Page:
The opinion of the court was delivered by: BARD
This case comes before me on the defendant's motion to dismiss this action on the grounds that (1) the Court does not have jurisdiction of the defendant; (2) the summons was not lawfully and sufficiently served on the defendant; (3) that the complaint does not set forth a valid cause of action; (4) that the complaint does not set forth the written agreement upon which the cause of action arises, and sets forth an invalid and unenforceable agreement; and (5) the complaint is vague, indefinite, prolix and self contradictory, because it is based on an agreement and also an alleged deceit, fraud and conspiracy.
The plaintiff's complaint and the affidavits filed by both sides allege the following facts. On or about November 7, 1945, the plaintiff, Boulevard Airport, Inc., a Pennsylvania corporation, entered into a written agreement with the defendant, Consolidated Vultee Aircraft Corporation, a Delaware corporation having its offices in Wayne, Michigan, and authorized to do business within the Commonwealth of Pennsylvania
. This agreement was executed in Wayne, Michigan
, and appointed plaintiff the sole distributor and gave it an exclusive franchise to sell the defendant's 'stinson aircraft throughout southeastern and central Pennsylvania and the lower part of New Jersey. Under the terms of this agreement, the plaintiff was required to maintain places of business, salesrooms and service stations which were satisfactory to the defendant, and to provide such working capital as the defendant deemed necessary. The plaintiff agreed to solicit, obtain and appoint dealers to sell the defendant's Stinson aircraft and products in the above mentioned territory,,subject to approval by the defendant. The plaintiff agreed and was required to carry stock of the defendant's Stinson aircraft and products, to arrange for financing, to give instructions and to make every effort to satisfy owners and purchasers of this aircraft sold. After it had been in operation for a year, the agreement was terminable without cause by distributor upon thirty days notice and by the seller upon ninety days notice; it was also terminable for cause in accordance with specified terms. The agreement was to be governed and construed by the laws of Michigan.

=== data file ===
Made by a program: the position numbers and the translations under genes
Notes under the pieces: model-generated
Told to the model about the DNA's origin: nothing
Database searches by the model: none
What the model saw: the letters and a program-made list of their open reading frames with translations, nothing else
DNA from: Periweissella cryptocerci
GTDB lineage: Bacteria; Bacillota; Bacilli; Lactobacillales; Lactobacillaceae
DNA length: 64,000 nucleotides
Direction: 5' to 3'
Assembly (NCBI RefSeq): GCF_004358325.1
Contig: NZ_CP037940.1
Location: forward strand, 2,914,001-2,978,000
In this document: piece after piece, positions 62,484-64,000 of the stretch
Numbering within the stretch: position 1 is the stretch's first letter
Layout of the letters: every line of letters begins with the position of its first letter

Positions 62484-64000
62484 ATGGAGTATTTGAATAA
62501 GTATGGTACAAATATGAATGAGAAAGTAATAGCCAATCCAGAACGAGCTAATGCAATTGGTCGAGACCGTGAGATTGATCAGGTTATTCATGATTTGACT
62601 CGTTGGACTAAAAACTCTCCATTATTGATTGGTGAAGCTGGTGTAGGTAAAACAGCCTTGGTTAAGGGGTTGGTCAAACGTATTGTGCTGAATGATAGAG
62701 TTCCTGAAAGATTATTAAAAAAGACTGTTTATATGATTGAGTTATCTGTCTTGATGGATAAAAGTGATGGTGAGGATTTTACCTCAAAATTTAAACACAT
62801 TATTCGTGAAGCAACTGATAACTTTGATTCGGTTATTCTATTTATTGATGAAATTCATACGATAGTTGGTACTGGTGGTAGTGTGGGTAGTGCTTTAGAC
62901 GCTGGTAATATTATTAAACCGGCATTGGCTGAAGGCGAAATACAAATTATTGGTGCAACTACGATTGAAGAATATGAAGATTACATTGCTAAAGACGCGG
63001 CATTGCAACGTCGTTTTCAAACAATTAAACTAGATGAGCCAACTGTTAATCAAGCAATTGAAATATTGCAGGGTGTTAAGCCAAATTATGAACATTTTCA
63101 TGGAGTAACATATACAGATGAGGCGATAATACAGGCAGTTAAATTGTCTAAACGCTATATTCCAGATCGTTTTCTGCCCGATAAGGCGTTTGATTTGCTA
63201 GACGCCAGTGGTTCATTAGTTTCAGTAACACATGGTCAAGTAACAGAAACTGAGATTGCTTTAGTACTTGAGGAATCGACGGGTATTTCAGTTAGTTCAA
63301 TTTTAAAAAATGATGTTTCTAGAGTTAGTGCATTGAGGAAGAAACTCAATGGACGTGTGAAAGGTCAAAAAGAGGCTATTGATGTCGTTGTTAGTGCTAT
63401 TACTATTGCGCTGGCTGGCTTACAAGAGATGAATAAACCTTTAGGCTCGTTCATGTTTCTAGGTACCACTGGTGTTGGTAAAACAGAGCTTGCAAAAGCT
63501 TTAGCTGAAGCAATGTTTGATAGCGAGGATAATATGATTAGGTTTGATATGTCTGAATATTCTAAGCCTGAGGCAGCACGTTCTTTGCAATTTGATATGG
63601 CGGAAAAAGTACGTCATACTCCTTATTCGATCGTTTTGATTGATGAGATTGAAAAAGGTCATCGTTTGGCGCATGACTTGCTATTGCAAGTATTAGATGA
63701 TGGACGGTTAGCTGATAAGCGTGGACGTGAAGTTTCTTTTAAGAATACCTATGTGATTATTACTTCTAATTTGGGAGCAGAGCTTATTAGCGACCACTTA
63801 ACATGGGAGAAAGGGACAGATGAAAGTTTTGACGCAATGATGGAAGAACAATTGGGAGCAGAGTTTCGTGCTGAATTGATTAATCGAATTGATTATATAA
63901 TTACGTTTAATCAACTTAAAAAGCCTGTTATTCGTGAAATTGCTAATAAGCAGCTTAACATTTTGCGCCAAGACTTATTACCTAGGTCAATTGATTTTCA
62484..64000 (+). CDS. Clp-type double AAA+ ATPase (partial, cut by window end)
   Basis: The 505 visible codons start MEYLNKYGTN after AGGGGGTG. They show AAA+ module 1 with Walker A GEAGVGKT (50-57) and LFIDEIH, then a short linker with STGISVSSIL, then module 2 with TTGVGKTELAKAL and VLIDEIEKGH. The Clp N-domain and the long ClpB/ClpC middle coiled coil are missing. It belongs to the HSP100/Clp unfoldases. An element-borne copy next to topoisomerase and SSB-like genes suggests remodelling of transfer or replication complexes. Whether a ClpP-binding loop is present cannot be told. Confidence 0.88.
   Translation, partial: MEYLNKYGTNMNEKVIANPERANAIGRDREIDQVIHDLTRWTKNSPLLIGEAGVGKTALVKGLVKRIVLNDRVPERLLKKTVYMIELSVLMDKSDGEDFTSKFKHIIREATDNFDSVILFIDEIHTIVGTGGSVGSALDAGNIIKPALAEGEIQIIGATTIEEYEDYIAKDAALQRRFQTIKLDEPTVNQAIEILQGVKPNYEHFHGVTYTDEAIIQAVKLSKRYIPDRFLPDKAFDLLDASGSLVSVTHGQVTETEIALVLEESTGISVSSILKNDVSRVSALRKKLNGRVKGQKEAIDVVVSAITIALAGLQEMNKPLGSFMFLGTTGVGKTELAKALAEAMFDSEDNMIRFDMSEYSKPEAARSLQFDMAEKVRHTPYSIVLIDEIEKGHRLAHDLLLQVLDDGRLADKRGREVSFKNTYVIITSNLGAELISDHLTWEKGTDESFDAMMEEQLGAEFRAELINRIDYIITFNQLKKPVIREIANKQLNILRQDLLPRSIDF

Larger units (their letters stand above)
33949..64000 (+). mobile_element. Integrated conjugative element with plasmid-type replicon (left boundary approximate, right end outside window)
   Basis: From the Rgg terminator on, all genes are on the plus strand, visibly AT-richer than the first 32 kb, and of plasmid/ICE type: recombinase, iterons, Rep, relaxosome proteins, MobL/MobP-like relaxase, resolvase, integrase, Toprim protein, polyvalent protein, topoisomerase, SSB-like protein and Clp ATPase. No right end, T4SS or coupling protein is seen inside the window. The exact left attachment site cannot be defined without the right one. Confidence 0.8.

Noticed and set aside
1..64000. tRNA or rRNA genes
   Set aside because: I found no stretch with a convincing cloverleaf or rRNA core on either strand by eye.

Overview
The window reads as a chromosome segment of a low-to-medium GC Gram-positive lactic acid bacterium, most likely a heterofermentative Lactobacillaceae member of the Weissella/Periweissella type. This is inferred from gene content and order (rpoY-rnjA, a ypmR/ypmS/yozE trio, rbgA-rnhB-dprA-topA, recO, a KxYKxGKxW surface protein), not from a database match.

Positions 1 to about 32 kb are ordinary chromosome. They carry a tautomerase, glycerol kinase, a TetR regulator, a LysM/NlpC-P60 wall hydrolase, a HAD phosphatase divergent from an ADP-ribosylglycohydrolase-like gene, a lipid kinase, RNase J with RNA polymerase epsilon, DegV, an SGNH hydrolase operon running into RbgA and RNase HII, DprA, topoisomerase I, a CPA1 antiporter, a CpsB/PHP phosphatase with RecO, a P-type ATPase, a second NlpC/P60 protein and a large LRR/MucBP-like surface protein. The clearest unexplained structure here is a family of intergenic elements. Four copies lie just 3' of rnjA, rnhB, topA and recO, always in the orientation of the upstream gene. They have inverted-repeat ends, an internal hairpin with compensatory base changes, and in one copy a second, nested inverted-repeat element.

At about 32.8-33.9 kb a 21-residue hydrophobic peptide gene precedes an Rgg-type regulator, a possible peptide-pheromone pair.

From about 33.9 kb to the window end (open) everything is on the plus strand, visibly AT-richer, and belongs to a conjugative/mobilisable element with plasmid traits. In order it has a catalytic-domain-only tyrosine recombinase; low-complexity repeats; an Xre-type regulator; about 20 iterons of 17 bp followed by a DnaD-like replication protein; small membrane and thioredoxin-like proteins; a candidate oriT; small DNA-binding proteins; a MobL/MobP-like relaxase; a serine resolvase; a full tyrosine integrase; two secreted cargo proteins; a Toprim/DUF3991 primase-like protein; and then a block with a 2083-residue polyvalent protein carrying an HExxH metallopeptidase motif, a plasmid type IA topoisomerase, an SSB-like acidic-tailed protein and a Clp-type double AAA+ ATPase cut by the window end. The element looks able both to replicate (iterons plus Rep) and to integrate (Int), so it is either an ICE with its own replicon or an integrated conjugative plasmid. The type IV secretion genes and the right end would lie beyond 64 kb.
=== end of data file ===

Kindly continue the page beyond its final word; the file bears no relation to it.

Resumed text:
On or about July 8, 1947, at a meeting in Detroit, Michigan, the plaintiff, through its general manager, and the defendant, through its vice president in charge of sales, orally rescinded the 'termination without cause' clause of the agreement. On August 20, 1947 a certificate of withdrawal from doing business within Pennsylvania, which had been applied for in 1946, was granted the defendant by the Department of State of Pennsylvania
. On January 13, 1948, the plaintiff was notified by the defendant that, effective ninety days from date, the plaintiff distributorship and franchise was terminated and cancelled.
During the period from July 8, 1947, to January 13, 1948 the defendant's authorized agents urged and insisted that the plaintiff enlarge and extend its activity in behalf of the defendant. The defendant's authorized agents made repeated representations and assurances of a permanent and profitable distributor relationship. Relying on these proddings and representations and on the agreement of rescission, the plaintiff expended much time and money in expanding it physical facilities, employing new sales and service personnel, signing up new dealers and outlets for the defendant's products and expended $ 31,400 in promoting this distributing and franchise agreement. In return the plaintiff reasonably expected to earn commissions of upwards of $ 50,000 during 1948 and much larger profits in the following years. As a result of the termination of this agreement and in accordance with its terms, the defendant appropriated all dealers which the plaintiff had obtained and trained.